The dramatic collapse of the Hard Rock Hotel in New Orleans re-opens a can of worms. The proposed development was controversial from its inception.
1031 Canal Street for decades was the site of Woolworths, a five’n’dime department store whose lunch counter was ground zero for civil rights protesters in 1960. When it was proposed the Woolworths building be demolished to make room for a new development, historical preservationists and neighborhood activists went ballistic. Despite their objections, however, the Woolworths building was demolished in 2015.
Kailas Bros. bought the lot in 2007 and proposed developing a mixed use retail/residential design. At issue was the height of the development. Zoning laws limited new construction to 70 feet. The Kailas proposal was a 200 foot high rise. In 2011, the City Council, over the objections of many who argued the building was too tall and therefore out of scale for the French Quarter, voted to allow the highrise to go up.
A year and a half later, Praveen Kailas pled guilty in Federal Court to overbilling the state’s Road Home program after Katrina in another residential development.
Construction on the structure that recently collapsed began in early 2018 after it was announced that the site would house a Hard Rock hotel. The investigation into what caused the collapse is just getting underway.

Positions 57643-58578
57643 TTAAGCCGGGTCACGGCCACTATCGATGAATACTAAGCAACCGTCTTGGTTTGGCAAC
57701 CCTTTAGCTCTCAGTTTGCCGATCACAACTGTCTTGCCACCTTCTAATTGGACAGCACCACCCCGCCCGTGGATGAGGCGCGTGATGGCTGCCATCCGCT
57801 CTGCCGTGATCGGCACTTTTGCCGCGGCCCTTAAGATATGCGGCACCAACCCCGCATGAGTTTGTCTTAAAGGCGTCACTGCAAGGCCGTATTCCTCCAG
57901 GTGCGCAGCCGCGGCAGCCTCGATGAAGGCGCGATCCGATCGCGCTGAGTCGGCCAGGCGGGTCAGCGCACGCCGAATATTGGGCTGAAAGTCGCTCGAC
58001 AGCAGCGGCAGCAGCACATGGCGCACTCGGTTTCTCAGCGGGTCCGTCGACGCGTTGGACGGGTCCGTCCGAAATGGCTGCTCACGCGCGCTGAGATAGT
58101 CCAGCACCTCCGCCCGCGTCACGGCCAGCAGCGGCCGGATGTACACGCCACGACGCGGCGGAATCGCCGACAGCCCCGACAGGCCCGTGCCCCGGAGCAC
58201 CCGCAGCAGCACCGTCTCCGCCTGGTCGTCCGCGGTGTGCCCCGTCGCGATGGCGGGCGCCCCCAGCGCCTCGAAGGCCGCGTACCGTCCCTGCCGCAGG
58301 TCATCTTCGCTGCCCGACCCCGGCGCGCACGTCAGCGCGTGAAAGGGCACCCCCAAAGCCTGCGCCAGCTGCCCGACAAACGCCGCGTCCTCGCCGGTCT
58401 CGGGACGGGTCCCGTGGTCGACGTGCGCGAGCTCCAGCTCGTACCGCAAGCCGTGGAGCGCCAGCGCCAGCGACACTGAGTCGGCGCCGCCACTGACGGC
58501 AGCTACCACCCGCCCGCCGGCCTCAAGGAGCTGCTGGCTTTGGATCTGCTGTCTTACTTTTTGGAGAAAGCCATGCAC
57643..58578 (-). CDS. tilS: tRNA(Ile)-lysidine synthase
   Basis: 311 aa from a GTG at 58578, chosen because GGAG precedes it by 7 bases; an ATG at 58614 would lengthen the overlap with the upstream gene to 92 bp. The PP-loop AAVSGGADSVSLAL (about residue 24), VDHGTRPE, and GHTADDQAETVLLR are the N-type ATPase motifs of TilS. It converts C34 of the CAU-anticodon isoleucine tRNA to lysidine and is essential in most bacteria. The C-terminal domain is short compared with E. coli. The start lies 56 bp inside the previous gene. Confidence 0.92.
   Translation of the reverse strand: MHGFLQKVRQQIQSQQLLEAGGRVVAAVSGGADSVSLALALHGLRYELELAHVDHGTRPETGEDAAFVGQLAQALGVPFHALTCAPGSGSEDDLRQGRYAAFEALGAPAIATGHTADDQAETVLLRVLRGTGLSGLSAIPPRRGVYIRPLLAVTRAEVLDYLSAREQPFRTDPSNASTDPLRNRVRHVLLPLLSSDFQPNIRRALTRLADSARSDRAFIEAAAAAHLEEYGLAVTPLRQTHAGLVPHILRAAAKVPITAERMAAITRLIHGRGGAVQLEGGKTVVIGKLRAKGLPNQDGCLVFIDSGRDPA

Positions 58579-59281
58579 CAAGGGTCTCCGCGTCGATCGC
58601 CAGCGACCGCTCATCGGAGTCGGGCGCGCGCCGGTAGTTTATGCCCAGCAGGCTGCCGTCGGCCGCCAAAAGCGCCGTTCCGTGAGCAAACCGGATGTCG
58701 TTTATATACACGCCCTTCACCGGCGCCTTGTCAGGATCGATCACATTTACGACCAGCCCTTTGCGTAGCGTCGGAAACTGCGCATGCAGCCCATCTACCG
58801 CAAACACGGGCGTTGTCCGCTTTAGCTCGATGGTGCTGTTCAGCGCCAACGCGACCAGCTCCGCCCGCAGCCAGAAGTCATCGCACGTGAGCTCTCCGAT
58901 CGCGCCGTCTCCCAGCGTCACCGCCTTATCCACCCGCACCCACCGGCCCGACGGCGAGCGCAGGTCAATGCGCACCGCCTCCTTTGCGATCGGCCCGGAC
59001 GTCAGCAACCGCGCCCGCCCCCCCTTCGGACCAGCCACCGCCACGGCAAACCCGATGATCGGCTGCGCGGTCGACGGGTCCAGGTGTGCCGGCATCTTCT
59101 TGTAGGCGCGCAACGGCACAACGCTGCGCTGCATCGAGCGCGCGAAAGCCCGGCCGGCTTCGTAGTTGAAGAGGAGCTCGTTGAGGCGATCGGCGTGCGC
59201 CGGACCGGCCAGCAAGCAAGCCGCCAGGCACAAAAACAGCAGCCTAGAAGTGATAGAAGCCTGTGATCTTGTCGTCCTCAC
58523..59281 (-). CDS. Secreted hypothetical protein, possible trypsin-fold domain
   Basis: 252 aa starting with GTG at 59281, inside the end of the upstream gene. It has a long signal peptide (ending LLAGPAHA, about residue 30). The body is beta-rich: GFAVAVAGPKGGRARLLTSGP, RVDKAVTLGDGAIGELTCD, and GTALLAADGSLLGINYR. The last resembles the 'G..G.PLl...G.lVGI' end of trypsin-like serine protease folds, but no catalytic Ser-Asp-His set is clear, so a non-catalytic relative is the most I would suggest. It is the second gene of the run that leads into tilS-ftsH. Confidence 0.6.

NOLA.com reports that the General Contractor, Metairie-based Citadel Builders has employed 50 different subcontractors on the project. Reporter Jeff Adelson reports, “Workers on the site this weekend said they were with the King Company, listed as working on drywall, and RMS Masonry. RMS Masonry was not on the Citadel list.”
A former structural engineer with the development project, Walter Zehner, stated:
“The one thing I find hard to understand is the collapse started at the rear of the building (by Rampart and Iberville streets) but it wound up, you had collapsed slabs all the way on the front end of the build which is 300 feet away (on Canal Street). So I don’t know how that progression worked like that. I guess that’s part of what the investigation is going to reveal. Logically it doesn’t make sense it would happen that way. There’s got to be a reason for that to happen, and that’s going to be part of the investigation.”
Two questions the investigation will have to answer are whether the site was properly inspected and up to date on all permits. And looming over the investigation of the building collapse is an ongoing, unrelated Federal investigation into corruption at the city’s Department of Safety and Permits.
According to the Lafayette Daily Advertiser, “One city inspector was indicted two months ago after being accused of accepting bribes for favorable inspection reports between 2012 and 2019, and in September, two from the office were suspended in conjunction with the probe, according to media reports.”
In addition to possible corruption, others are questioning the competence of those working on the project. Not long ago, the International Brotherhood of Electrical Workers union protested the construction site because of its use of unlicensed electricians.
Whatever the investigation reveals, the city should rethink the whole project.